Concerned about hazards posed by underground electrical vaults, the Public Utilities Commission is moving toward tightening regulations for inspections of the storage units--some of which go unexamined for years.
The proposal, under consideration at the time of a July 12 explosion that killed three Pasadena city employees, is expected to be adopted by the commission this fall. It mandates inspection schedules for the vaults and requires utilities to keep records of the inspections.
Currently, no such regulations exist and it is up to the utilities to inspect the vaults--small, closet-sized rooms made of concrete that house electric power lines and switching equipment about 10 feet under ground.
"Each utility has its own standard," said Harry Strahl, a PUC safety division employee who prepared the report. "What is considered preventive maintenance to one utility is considered a nuisance to other utilities. Some inspect (vaults) once every 10 years."
Many utilities, including Pasadena's city-owned electric company, do not send workers into the vaults unless a problem occurs. Others, such as the Los Angeles Water and Power Department, lack a regular inspection program for all vaults but attempt to send crews to examine them periodically.
Still other utilities, to cut back on costs, devise maintenance schedules with such long intervals between vault visits that there was "critical" and "marked deterioration of equipment," the PUC report concluded.
Major utilities, including Southern California Edison, Pacific Gas & Electric and San Diego Gas & Electric, say they have maintenance, inspection and record-keeping systems in existence that may already meet the proposed requirement.
The commission's review was launched more than two years ago after its safety division staff began noticing an increasing number of serious vault accidents in the electrical system operated by Southern California Edison.
On July 10, 1986, a vault exploded under the Indian Hill Mall in Pomona, killing one child and injuring two other children and an adult. The following day, another explosion in Santa Ana caused a flash fire and damaged three parked cars.
A year later, three people were injured in a July 9 explosion in Costa Mesa, and on Nov. 4, 1987, an underground switch exploded in front of the Long Beach City Hall. No one was injured.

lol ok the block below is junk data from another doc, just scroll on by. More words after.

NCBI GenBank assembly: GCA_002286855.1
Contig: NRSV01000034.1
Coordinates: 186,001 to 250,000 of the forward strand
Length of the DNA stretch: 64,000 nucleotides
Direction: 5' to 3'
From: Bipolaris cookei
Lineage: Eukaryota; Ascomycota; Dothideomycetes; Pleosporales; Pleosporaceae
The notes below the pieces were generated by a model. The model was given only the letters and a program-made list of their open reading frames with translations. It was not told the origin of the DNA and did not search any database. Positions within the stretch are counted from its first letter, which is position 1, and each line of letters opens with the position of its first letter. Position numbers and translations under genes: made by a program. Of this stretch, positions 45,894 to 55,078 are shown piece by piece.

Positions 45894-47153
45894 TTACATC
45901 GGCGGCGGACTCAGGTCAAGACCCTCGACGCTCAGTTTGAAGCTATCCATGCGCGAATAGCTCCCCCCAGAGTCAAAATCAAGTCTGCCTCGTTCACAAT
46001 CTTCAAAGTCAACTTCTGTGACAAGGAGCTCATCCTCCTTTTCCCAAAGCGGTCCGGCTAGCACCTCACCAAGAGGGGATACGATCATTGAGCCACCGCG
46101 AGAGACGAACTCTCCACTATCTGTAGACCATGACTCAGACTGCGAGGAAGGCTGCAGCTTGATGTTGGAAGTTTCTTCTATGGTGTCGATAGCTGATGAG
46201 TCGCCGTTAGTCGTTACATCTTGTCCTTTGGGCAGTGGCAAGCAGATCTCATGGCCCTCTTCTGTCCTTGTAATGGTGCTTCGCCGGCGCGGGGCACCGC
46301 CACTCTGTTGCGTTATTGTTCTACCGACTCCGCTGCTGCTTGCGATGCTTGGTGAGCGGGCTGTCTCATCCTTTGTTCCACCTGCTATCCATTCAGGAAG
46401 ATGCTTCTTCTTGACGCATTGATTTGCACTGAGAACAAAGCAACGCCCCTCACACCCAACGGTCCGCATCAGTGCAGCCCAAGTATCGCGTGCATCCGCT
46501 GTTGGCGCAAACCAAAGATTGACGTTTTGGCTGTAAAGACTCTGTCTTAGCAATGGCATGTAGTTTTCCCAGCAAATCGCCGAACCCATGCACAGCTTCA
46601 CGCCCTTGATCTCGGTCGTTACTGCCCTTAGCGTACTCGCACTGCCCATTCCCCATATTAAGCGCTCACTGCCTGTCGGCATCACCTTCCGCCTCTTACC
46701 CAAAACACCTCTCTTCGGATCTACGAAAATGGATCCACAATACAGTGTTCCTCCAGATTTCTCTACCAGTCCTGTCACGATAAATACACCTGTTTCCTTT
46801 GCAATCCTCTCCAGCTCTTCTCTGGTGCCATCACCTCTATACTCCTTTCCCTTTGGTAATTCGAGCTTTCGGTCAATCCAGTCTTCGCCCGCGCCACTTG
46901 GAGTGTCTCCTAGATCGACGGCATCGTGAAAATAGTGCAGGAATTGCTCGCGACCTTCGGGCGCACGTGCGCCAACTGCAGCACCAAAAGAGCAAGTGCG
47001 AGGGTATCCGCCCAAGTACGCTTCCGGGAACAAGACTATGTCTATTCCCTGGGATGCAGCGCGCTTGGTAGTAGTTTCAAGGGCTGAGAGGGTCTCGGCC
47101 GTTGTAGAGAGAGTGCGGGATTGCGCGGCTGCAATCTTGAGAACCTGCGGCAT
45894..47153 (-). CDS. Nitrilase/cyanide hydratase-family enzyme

Commission staff members reviewed Southern California Edison records from 1980 through the first six months of 1988 and inspected 108 of the electric company's 16,000 vaults.
Southern California Edison recorded 426 vault "failures"--including explosions--over the 8 1/2 years outlined in the report. The report listed 145 such incidents in Los Angeles County. Regionwide, the number jumped dramatically from about 30 a year to 60 a year in 1983, reaching a peak of 100 explosions in 1986, according to the report.
"After 1982, somebody (at Edison) made a decision to increase the inspection (interval) from two years to five years," Strahl explained. "Thereafter, the number of incidents started mushrooming."
According to the report, 80 of the 108 Southern California Edison vaults inspected by the PUC safety division contained standing water. Such water can rust electrical equipment and cause it to fail, the report said.
The report found similar conditions in some vaults maintained by Pacific Gas & Electric and the San Diego Gas & Electric companies.
"They all had deficiencies but apparently Edison had the most deficiencies, which translates to a greater number of accidents," Strahl said. But he added that Edison also has a far greater number of underground vaults than the other two utilities.
Mike Aldis, Southern California Edison's manager of distribution operations, questioned some of the report's findings. He said the increase in the number of explosions may not be directly attributable to lengthened inspection intervals. Since 1985, Edison vaults have been inspected every three years, Aldis said.
He added that standing water in vaults may not necessarily harm the equipment because it is waterproof and designed to function even while submerged.
The major effect of the PUC's new rule may be to tighten standards for municipally owned utilities, such as those in Los Angeles and Pasadena.
The PUC does not oversee the operations of municipally owned utilities, but many of them voluntarily comply with the state's safety requirements, said Bill Lewis, general superintendent of support functions for the Los Angeles Water and Power Department.
Los Angeles is now trying to establish an inspection and maintenance program to comply with the proposal, Lewis said.
"In today's world of lawsuits, if there's a state safety order out there, we're going to comply with it," Lewis said.